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Disrespectful and immoral: retrospective legislation on donor anonymity

14 March 2016
By Professor Guido Pennings
Professor of Ethics and Bioethics, Ghent University
Appeared in BioNews 843

It is difficult to imagine a measure that shows more disrespect for sperm donors and recipients than the recent decision by Victoria, Australia (see BioNews 841). The State Legislature of Victoria has decided unilaterally to break their agreements with the men who donated before 1998 and will reveal their identity.

Retrospective legislation on donor anonymity is morally wrong because it is:

a) disrespectful – it implies that the donor is solely used as a means to serve someone else’s interests.

b) unfair  – in essence, it is a form of abuse of power by the government.

c) ungrateful – the government increases the costs for donors such that the majority would not have donated if they had known their identity would be revealed. They have been cheated into donating.

d) immoral – the autonomy of donors and recipients is expressed in their informed consent. Unilateral changes afterwards violate the donors’ and the recipients’ autonomy. It makes their consent null and void (1).

This change of law may have a tremendous impact on donor recruitment everywhere. Donors can no longer rely on what has been promised to them. If we want to be honest with candidate donors, we have to inform them that in the future the government might change its mind and, perhaps, recognise them as the legal parents of donor offspring and force them to pay maintenance for the child. Since the rights of the child are absolute, no one can say with certainly that no retrospective changes will be made on these points in the countries that have lifted donor anonymity. It would also be smart for clinics to put this clause in the consent form so that they cannot be brought to court if it happens. Since the countries that abolished donor anonymity are trying to outdo each other to show that they are the champions of children’s rights, UK donors should start worrying. I did not hear an outcry of indignation among the people involved in gamete donation in the UK after the announcement by Victoria. Things are not looking good for British sperm donors.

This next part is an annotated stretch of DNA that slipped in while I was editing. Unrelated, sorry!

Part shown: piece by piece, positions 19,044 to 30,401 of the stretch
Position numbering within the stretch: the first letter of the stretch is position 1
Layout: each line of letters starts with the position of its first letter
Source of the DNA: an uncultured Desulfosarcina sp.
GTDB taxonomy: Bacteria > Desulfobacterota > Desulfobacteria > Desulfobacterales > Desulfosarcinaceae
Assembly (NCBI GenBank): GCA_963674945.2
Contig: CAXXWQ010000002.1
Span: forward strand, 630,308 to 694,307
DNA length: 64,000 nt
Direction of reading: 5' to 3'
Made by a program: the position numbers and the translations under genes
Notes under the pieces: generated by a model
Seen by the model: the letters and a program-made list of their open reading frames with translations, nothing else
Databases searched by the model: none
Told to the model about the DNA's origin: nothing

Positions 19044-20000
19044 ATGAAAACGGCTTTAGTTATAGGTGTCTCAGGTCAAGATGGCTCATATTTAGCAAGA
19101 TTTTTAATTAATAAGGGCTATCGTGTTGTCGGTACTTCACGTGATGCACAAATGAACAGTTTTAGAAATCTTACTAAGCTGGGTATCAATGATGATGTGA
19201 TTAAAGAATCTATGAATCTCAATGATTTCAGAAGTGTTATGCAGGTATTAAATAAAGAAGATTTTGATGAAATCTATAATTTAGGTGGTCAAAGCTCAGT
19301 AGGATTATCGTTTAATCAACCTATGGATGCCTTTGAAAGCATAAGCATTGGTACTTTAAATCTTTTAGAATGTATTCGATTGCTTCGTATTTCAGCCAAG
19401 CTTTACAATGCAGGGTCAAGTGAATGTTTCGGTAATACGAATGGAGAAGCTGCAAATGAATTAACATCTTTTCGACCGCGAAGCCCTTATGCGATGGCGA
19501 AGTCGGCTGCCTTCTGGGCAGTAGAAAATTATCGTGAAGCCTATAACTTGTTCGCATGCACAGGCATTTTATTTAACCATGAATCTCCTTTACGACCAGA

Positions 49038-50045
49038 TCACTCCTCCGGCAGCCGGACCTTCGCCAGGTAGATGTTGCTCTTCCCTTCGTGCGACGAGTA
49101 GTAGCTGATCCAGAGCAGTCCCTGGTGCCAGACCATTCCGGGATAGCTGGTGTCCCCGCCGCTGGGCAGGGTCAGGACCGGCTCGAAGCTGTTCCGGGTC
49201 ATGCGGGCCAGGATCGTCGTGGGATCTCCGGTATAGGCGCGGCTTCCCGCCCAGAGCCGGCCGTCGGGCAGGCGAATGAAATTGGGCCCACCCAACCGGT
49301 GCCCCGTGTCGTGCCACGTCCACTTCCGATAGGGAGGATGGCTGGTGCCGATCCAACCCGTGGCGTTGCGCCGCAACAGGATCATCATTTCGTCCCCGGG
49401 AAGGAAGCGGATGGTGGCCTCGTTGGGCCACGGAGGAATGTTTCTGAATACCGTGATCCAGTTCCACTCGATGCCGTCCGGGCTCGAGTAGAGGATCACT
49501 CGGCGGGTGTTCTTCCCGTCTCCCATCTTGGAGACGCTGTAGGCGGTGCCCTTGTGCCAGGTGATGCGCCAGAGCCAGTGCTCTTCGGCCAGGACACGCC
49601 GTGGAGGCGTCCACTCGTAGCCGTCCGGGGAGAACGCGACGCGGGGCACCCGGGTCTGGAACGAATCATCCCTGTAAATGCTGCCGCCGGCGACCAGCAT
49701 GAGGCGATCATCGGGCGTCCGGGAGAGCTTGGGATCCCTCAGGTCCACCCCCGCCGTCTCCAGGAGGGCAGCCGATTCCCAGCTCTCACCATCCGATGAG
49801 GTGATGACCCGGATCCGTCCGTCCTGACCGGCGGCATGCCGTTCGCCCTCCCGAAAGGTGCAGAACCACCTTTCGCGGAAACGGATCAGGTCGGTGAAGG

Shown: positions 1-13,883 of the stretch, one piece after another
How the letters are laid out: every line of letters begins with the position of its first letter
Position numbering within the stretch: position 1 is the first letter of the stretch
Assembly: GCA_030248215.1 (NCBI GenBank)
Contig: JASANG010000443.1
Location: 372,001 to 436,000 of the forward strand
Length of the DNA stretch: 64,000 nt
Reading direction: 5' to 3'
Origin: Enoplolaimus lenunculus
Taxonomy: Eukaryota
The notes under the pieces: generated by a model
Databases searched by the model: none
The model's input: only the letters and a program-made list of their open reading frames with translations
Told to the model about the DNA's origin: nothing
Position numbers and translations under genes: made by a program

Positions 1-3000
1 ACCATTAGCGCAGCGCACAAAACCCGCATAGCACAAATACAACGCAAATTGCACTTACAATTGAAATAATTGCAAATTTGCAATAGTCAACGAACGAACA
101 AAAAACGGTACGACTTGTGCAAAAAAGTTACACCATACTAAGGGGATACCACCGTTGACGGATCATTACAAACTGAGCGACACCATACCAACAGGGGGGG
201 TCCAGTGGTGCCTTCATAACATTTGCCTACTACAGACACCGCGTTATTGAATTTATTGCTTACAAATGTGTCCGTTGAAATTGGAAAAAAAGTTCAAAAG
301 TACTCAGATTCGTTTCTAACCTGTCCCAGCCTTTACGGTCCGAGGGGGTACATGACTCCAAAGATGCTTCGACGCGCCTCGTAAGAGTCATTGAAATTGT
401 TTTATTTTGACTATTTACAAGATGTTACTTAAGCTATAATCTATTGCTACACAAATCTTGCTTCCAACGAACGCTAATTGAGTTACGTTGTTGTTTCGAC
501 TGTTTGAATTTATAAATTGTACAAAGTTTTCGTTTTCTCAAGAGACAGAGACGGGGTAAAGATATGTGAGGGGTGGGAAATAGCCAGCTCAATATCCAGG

This law is not only disrespectful, it may also have disastrous consequences for the donor and his family. The contact veto, presented as a measure to respect the privacy of the donor, will not be able to prevent a donor from being known and his family from being informed about his donation. Moreover, it suffices to read the conditions and stipulations in the law about the contact preference to see that it is a mockery – restrictions on contact are made as difficult as possible and place a huge administrative burden on the donor. It is predictable that the majority of the donors will not be happy with contact. If they would accept being known and contacted, they would have already listed themselves on the voluntary register. This position will certainly also affect the way they will react to their offspring. What good will come from connecting people when one party feels unjustly treated and forced into contact?

The possibility of bad consequences applies both to donors and recipients because the retrospective change equally violates the agreement with the recipients. On the basis of the rules at the moment of treatment, they have made decisions that are now overturned. They may have decided to tell or not to tell their children they were donor conceived on the basis of this anonymity, or they may have accepted the donation on the condition of anonymity. In fact, it can be argued that the situation is even worse for recipients since the law in Victoria also gives the donor the right to obtain the identity of the donor offspring. So children who do not know they are donor conceived will be told that their donor has made an application for the disclosure of their identity (2). How is that in the best interests of the child? They and their families will be overjoyed by this news!

The attitude underlying the change of law is not only immoral, it also shows a simplistic perspective on the practice of donation. A single-minded focus on the presumed rights of the child will inevitably violate the wishes, views and rights of the other people involved. And then lawmakers are surprised when donors and recipients move away from the clinics and look for a solution elsewhere. This looks like a very reasonable thing to do. One frequently sees the argument (also used by the HFEA, Human Fertilisation and Embryology Authority), that people should stay away from private arrangements on the internet and abroad mainly because it offers no legal protection to the participants. But where is the legal protection now? If people can no longer trust the law, it seems that they should move away from the clinics and make their own arrangements.

All this is claimed to protect the best interests of the children. Do they really believe this?

SOURCES & REFERENCES
1) Pennings, G. How to kill gamete donation: retrospective legislation and donor anonymity
Human Reproduction 27 (10): 2881-2885 |  10 July 2012
2) Assisted Reproductive Treatment Amendment Act 2016, section 62
Parliament of Victoria |  26 April 2018
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HAVE YOUR SAY
Equal Rights are Equal - there is no one vs. the other (User:113741 - 15/03/2016)